Refrigeration

Not all of us have to deal with issues of refrigeration, but for those of us who do, it can have a big impact on our monthly energy bills. Under utilizing the latest in what available in refrigeration tech can lead to an increase of anywhere between 15 and 30 percent on what you are paying for keeping those things cold. An update can pay for itself.

Water

We have to pay to get water in our plant and we have to pay to get that same water out when we are done. This too can have a big influence on what we are paying in monthly energy costs. Because water costs are often assumed to just be “baked into the cake” many times efficiency improvements are overlooked. But in reality, making some basic changes can have an impact of anywhere 10 to 50 percent cost reductions in this area.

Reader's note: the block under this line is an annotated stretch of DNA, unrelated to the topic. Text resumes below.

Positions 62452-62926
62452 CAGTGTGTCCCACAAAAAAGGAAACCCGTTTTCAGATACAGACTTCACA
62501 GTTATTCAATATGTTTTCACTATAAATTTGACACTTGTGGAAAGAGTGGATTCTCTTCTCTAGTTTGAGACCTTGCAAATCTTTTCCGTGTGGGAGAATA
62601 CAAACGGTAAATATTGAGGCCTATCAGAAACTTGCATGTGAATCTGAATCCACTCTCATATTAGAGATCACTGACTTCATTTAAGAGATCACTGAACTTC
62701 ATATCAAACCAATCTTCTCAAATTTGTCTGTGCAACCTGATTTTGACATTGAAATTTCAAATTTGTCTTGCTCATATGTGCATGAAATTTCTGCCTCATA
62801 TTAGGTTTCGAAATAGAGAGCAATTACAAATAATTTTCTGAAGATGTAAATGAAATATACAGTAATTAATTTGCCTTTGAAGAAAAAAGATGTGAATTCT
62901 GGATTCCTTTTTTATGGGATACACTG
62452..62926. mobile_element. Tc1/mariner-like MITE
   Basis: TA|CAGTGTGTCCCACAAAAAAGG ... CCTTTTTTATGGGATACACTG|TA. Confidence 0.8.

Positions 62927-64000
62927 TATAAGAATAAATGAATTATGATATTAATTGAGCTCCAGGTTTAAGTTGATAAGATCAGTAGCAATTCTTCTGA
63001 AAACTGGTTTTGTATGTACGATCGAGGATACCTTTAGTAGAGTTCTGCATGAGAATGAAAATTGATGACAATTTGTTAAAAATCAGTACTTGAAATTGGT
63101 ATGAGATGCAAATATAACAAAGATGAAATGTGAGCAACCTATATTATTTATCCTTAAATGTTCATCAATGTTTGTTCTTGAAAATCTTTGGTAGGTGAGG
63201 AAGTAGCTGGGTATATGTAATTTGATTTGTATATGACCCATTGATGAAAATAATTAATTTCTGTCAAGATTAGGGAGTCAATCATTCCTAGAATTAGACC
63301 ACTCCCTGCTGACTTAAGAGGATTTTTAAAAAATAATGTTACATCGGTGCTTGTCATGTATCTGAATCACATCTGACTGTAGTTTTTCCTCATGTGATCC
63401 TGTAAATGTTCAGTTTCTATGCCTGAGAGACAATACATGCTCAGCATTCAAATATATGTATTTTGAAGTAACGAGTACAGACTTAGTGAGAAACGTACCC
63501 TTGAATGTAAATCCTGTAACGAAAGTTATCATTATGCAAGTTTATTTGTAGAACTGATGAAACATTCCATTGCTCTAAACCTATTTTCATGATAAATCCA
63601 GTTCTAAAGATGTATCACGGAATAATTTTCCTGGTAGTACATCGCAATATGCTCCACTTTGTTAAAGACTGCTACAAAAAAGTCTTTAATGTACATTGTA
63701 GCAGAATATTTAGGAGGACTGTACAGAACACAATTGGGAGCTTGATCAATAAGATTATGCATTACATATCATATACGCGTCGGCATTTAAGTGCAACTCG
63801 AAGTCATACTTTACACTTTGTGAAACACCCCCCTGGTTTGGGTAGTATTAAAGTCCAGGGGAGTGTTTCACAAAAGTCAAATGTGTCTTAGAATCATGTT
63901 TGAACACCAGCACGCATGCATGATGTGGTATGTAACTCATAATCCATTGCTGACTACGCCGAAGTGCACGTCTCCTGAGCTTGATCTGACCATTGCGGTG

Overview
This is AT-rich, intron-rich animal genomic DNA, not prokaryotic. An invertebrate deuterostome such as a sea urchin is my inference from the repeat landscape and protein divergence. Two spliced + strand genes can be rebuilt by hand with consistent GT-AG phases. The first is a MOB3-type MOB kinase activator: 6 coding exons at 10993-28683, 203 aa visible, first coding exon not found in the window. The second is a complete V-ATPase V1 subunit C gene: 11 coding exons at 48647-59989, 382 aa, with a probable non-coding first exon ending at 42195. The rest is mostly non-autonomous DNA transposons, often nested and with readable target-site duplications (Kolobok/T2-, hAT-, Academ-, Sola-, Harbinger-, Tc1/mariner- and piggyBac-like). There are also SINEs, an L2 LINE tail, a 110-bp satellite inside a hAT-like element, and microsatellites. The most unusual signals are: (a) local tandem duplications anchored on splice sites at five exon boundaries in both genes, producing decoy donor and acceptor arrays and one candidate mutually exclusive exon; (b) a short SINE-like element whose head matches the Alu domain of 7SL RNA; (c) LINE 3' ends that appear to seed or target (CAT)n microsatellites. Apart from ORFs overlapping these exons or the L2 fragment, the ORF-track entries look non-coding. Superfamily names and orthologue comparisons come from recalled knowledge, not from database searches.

The truth is we often need to get some expert help to find out these areas where we can save on energy. I love connecting plant managers with people who help them find these savings. I also occasionally am able to help with funding to help conduct these audits.

The bottom line, though is almost all plants can find enough savings to justify at least taking a look at how they are using energy. I encourage you all to do so. Hope this helps you all get more efficient and save on your bottom line.

Troy Wildermuth

Director of Manufacturing, Ohio Manufacturing Extension Partnership